Firearm Access Laws
Some states have laws which hold parents criminally liable when children gain access to firearms. At least nine states hold adults criminally responsible for storing a loaded firearm in such a way as to allow a minor to gain access. Some of these provisions include an enhanced penalty if the minor causes injury or death. Other state laws create exceptions for parental liability when the minor gains access to a weapon by unlawful entry into the home or place of storage, or if the firearm is used in self-defense. In addition, several states have provisions that create criminal liability when a custodial adult or parent is aware that his or her child possesses a firearm unlawfully and does not take it away. A number of jurisdictions have enacted laws making it a crime to leave a loaded firearm where it is accessible by children. Typically, these laws apply -- and parents can be charged -- only if the minor gains access to the gun. There are usually exceptions if the firearm is stored in a locked box and/or secured with a trigger lock. In most states, the penalty for unlawful access is a misdemeanor unless the minor injures someone else, in which case the parent can be charged with a felony.
Internet Access and Computer Hacking
Another parental criminal liability issue involves certain unlawful computer and Internet activities committed by minors. In 2003, The Recording Industry Association sued 261 persons for downloading protected music onto their personal computers and infringing copyrights. Among the defendants were several surprised parents who had no knowledge of their minor child's downloading activities. In Thrifty-Tel v. Bezenek, the California Court of Appeals upheld a verdict against the parents of juvenile computer hackers who accessed the phone company's network in order to make long-distance calls without cost. And with the appearance of camera cell-phones and computer video cameras in the early 2000s, the opportunity for minors to sell pornographic images of themselves or otherwise engage in illegal Internet activities has increased dramatically. In such matters, federal law (e.g. Section 301 of the Copyright Act) may preempt state laws and provide a more uniform guidance for resolution. However, these examples point to the need for a more comprehensive approach to parental liability across state lines.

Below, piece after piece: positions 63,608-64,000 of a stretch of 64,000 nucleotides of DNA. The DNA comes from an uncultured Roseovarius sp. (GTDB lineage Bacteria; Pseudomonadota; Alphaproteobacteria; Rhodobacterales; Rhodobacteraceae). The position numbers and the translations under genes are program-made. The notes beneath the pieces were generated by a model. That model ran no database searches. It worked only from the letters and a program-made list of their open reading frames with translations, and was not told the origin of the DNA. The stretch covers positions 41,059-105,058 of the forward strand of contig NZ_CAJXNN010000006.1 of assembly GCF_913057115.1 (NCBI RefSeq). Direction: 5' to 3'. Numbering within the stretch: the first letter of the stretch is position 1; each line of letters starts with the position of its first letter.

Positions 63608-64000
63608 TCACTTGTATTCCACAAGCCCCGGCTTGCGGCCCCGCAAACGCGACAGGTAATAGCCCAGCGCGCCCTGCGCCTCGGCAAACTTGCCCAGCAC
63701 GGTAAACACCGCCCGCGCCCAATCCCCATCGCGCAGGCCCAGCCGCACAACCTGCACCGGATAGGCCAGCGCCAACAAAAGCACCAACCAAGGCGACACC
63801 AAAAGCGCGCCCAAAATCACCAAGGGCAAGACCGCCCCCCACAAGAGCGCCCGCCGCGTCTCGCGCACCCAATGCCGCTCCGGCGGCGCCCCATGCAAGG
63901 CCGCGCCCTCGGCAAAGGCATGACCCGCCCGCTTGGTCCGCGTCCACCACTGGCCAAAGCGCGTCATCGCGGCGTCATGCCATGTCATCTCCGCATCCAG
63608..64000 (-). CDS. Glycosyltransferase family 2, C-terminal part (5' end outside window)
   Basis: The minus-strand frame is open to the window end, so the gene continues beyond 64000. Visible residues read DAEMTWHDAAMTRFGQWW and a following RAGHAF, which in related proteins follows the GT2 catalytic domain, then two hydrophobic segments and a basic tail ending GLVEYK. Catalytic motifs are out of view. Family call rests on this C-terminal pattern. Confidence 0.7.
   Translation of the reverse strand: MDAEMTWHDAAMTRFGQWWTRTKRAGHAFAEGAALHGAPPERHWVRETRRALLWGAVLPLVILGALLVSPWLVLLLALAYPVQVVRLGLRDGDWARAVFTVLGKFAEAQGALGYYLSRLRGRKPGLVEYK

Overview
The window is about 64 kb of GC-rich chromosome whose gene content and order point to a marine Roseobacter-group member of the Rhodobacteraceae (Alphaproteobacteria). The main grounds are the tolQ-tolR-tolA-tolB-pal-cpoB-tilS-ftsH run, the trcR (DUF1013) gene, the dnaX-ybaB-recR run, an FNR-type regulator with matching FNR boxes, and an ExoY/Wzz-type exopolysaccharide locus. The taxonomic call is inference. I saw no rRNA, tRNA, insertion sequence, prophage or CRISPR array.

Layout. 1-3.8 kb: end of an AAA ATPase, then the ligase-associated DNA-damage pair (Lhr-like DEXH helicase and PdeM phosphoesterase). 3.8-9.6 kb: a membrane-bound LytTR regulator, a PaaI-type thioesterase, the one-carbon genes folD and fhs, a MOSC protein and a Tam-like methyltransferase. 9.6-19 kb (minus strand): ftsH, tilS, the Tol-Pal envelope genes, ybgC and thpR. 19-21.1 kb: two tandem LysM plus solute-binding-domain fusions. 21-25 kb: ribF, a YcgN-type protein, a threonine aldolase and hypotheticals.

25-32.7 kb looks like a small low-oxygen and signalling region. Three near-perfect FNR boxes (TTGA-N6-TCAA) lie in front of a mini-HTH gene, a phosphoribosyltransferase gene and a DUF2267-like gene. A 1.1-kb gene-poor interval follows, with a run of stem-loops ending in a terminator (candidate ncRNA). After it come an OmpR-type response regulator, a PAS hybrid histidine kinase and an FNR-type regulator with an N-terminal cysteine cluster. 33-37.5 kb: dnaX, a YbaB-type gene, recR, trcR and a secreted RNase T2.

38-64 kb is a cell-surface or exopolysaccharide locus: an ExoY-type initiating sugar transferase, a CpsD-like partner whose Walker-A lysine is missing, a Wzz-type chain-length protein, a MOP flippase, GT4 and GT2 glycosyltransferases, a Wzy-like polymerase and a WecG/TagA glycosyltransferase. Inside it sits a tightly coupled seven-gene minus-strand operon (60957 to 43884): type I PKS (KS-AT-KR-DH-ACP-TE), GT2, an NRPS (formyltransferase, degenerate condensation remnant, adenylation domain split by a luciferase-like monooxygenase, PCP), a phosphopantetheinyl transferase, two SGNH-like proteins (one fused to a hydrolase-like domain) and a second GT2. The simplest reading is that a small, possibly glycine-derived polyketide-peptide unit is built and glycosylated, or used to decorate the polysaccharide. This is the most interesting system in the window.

Although some states impose criminal liability on parents of delinquent youth, many more have enacted less stringent types of parental responsibility laws. Kansas, Michigan, and Texas require parents to attend the hearings of children adjudicated delinquent or face contempt charges. Legislation in Alabama, Kansas, Kentucky, and West Virginia requires parents to pay the court costs associated with these proceedings. Other states impose financial responsibility on parents for the costs incurred by the state when youth are processed through the juvenile justice system. Florida, Idaho, Indiana, North Carolina, and Virginia require parents to reimburse the state for the costs associated with the care, support, detention, or treatment of their children while under the supervision of state agencies. Idaho, Maryland, Missouri, and Oklahoma require parents to undertake restitution payments.